In differential diagnosis of chronic leg pain in patients under the age of 18 years, primary health care pediatricians rely on medical history and physical examination, whereas after that plain radiography of the painful area should be considered. If the nidus is clearly expressed, the possibility of diagnosing osteoid osteoma timely and providing adequate treatment increases. In the presented case, the correct diagnosis was confirmed barely 4 months after the onset of pain.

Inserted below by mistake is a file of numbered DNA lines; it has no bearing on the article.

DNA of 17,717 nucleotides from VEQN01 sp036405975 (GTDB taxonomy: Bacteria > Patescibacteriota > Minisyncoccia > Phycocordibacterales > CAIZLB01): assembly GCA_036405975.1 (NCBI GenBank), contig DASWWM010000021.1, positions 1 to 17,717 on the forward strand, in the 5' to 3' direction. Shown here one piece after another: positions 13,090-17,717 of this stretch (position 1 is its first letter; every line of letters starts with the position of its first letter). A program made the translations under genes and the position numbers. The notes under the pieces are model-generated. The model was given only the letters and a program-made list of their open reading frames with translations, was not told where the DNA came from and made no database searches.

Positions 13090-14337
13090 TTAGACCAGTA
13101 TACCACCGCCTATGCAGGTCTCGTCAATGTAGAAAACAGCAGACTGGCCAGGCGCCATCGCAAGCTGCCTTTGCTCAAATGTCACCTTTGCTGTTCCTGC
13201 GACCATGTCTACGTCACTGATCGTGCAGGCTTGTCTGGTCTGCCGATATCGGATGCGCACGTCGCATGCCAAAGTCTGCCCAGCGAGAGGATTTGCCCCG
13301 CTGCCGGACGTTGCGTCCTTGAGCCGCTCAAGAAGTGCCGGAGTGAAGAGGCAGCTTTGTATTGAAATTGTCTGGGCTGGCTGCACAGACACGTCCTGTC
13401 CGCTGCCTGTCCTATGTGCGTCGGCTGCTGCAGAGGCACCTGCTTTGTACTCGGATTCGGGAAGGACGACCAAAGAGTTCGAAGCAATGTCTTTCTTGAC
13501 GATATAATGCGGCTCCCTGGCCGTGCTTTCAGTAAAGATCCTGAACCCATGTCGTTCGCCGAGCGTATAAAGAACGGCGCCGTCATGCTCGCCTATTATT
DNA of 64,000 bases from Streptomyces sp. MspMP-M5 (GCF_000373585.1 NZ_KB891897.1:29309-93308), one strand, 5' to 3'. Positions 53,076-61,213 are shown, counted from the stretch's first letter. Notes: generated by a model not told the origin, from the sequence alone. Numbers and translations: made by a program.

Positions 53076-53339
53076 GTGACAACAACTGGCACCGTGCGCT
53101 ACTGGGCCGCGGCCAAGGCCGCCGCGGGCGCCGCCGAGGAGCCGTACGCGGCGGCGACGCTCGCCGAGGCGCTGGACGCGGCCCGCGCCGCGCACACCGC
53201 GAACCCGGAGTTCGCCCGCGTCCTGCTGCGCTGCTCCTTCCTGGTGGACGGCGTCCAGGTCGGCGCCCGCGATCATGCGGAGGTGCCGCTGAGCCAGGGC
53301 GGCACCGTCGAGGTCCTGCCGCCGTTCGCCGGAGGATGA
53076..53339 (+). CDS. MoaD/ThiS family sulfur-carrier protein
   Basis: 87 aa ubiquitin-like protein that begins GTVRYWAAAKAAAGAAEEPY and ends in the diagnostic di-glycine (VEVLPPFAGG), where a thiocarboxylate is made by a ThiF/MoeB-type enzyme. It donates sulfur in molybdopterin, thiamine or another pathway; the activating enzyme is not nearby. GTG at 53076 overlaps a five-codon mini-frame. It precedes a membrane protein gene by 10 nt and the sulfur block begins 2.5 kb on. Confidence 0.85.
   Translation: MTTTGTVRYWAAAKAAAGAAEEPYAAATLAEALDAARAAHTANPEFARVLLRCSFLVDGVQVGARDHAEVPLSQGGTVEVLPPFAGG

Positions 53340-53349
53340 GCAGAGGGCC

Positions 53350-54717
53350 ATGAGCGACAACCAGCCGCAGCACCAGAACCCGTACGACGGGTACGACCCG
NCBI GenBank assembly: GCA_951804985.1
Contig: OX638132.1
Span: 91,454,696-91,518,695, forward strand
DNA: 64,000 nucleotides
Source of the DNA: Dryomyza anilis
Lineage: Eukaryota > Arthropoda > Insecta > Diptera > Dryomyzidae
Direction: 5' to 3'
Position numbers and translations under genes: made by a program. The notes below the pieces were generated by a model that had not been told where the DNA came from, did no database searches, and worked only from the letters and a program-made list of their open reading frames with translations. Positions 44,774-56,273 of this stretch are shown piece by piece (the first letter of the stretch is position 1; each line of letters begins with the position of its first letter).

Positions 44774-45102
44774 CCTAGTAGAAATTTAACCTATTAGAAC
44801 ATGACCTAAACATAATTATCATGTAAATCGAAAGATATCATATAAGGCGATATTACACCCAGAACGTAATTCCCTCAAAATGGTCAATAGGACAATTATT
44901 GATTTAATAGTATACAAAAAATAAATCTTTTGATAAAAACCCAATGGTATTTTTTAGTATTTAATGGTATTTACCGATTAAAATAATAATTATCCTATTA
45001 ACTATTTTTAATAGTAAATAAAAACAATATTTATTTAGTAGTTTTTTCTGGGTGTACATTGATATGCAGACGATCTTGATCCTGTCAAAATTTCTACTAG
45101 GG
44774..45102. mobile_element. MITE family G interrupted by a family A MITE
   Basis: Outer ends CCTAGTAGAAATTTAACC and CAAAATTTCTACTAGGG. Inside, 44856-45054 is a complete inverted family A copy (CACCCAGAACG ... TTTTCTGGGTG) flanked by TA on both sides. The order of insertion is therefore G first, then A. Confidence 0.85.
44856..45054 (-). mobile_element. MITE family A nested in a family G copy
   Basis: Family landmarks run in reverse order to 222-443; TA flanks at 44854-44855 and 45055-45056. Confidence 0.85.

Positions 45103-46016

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Rad je primljen 25. II 2018.

Recenziran 25. VI 2018.

Prihvacen za stampu 3. X 2018.


Health Center Indija, Indija


Corresponding Author: Dr Vesna Petrovic, Dom zdravlja Indija, 23320 Indija, Srpskocrkvena 3, E-mail:
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Author:Petrovic, Vesna; Mitrovic, Tanja Rozek; Visnjevac, Danilo
Publication:Medicinski Pregled
Article Type:Report
Date:Sep 1, 2018